One of my favorite scenes in the Dark Knight is when Two-Face takes out his two-headed coin and talks about fairness and how a 50-50 coin flip is the only fair way to settle something.
It’s great because, like the rest of the cast of that movie, Aaron Eckhart, the actor playing Two-Face, plays the part. It’s just fantastic. The second reason it’s a great scene is because it epitomizes just how far his character has fallen from where he began the movie and just how jaded he has become with the idea that a coin flip is the only fair thing left on the planet.
Let me preface what I’m about to say with making this clear: The Colts absolutely deserved to lose that game Saturday night. If it wasn’t for Dwight Freeney and Robert Mathis, that flukey play from Peyton Manning to Reggie Wayne, and a couple costly turnovers for the Chargers, San Diego would have absolutely smoked the Colts. That’s a fact.
Even in overtime, when Ron Winters and his crew called all those penalties (which they are known for doing on a consistent basis), the Colts dug their own grave. While those penalties were ticky-tack stuff, they still were legitimate penalties. You can’t blame that loss on the refs. Please don’t think that what I’m about to say has anything to do with my allegiance to the Colts.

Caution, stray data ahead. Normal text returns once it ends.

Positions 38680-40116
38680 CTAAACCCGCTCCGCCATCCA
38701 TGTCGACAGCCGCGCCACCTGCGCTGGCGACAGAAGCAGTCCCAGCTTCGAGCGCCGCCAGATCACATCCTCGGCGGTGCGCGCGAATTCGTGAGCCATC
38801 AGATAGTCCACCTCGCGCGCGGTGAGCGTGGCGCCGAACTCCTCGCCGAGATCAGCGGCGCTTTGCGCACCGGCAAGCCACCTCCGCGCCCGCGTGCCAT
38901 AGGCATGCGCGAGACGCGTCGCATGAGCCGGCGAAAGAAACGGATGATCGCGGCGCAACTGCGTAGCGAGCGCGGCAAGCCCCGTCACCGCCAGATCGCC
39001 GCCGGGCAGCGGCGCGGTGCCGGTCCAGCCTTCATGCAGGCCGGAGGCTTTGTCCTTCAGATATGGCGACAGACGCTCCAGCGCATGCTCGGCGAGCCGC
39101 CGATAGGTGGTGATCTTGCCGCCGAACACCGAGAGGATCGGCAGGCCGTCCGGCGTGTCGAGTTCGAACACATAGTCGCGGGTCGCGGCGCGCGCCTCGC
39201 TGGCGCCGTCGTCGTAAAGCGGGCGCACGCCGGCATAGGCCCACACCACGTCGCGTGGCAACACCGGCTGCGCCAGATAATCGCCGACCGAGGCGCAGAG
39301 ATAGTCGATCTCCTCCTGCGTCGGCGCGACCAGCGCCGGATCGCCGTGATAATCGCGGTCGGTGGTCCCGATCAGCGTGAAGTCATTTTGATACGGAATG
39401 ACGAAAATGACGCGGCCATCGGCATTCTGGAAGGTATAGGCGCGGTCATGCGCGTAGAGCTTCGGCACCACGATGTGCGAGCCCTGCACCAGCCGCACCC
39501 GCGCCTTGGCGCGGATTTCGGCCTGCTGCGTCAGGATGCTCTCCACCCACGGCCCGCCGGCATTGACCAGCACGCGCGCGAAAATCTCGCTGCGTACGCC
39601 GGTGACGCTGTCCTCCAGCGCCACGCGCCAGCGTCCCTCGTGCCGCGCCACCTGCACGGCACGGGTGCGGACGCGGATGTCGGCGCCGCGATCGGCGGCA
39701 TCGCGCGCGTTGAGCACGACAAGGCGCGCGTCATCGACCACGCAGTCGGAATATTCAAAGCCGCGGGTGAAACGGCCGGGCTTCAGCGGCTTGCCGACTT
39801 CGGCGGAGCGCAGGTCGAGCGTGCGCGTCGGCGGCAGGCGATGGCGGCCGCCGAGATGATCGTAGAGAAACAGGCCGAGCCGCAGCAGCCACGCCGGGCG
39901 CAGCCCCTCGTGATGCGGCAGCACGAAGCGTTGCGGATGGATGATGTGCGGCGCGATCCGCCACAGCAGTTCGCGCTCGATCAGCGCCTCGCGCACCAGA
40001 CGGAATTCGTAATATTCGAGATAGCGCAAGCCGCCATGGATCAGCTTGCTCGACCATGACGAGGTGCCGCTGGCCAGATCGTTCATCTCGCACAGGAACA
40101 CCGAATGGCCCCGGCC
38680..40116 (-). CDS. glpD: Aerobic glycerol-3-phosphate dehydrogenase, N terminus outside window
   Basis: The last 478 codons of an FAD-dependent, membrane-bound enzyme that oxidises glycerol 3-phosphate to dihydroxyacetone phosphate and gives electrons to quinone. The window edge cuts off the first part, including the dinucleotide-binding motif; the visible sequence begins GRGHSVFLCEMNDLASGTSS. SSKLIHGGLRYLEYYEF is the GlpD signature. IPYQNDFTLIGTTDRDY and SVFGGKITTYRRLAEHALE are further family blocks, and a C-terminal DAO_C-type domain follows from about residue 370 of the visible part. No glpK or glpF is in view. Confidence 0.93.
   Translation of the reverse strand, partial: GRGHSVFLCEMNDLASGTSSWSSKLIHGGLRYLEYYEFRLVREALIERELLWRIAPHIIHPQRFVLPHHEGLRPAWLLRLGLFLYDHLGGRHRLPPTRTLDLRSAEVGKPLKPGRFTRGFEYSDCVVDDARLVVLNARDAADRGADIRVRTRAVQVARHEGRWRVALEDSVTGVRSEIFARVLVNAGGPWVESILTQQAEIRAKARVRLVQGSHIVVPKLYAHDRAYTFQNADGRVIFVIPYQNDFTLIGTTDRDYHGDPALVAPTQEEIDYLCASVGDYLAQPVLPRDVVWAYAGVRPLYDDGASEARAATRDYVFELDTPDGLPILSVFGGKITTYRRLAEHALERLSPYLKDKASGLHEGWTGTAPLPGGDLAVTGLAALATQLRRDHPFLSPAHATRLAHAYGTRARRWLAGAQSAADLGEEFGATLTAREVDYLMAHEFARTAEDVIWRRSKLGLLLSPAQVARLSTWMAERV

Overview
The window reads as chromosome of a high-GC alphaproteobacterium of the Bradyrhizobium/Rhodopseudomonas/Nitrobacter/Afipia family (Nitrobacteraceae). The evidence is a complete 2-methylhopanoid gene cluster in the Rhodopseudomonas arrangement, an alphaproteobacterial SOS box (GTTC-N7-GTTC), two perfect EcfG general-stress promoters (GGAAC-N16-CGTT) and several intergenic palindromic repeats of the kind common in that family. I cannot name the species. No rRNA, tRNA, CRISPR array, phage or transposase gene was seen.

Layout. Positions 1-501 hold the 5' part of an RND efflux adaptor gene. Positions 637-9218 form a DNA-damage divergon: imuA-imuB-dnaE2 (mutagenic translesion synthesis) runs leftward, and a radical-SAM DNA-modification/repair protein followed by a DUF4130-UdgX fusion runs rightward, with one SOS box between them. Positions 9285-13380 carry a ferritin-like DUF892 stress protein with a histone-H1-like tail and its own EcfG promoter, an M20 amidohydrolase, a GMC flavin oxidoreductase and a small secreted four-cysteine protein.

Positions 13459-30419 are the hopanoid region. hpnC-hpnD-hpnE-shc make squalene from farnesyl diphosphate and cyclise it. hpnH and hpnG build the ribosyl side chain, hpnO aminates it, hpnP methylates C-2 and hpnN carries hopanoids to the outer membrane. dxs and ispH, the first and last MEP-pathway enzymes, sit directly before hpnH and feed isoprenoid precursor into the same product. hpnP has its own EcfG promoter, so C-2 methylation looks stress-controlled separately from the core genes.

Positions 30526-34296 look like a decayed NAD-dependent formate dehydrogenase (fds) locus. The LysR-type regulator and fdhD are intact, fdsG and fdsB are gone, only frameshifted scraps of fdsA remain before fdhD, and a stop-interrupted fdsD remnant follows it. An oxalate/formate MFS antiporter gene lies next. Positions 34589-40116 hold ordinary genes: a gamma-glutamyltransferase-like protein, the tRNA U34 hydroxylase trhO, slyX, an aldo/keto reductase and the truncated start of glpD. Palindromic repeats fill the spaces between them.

That brings me to my point. Overtime has to be changed. It has to.
In this day and age when the NFL is so important (and it is, ask all the fans who have their precious time and money invested in these teams), the NFL has a responsibility to provide a fair game. The first four quarters are fair.
Since the current overtime rule has been put in place, roughly 33 percent of the teams who have won the coin toss have scored and won the game without the other team having a chance on offense. I realize that means two thirds of games aren’t decided one the first possession, meaning both teams get the ball at least once, but it still means that one third of the time a team is done because they lost a coin flip.
That’s not the way the game is played. You have to keep the game consistent all the way through; that’s what the NBA does with their overtime, and it’s what the MLB does too; you just keep playing, same rules, just some more time.
That’s what the NFL needs to do. Yeah, it might not be as exciting as sudden death overtime, but, heck, if you want to make it exciting, why not make overtime a field goal shootout? Or a punt, pass, and kick competition? Those are exciting. But being fair is more important than being exciting.
Now, I don’t think you can have another full 15 minute period. The NFL is so violent that you must take into consideration all that extra punishment these huge men would being enforcing on each other. But you must make the period fairly long because having a five minute period or something similar isn’t that much different than a sudden death period.
A 10-minute period would be good because it would allow for a fairly thorough period where both teams get their shot at the victory but would also eliminate some of the extra punishment.
Just don’t let Aaron Eckhart get control of the NFL playoffs.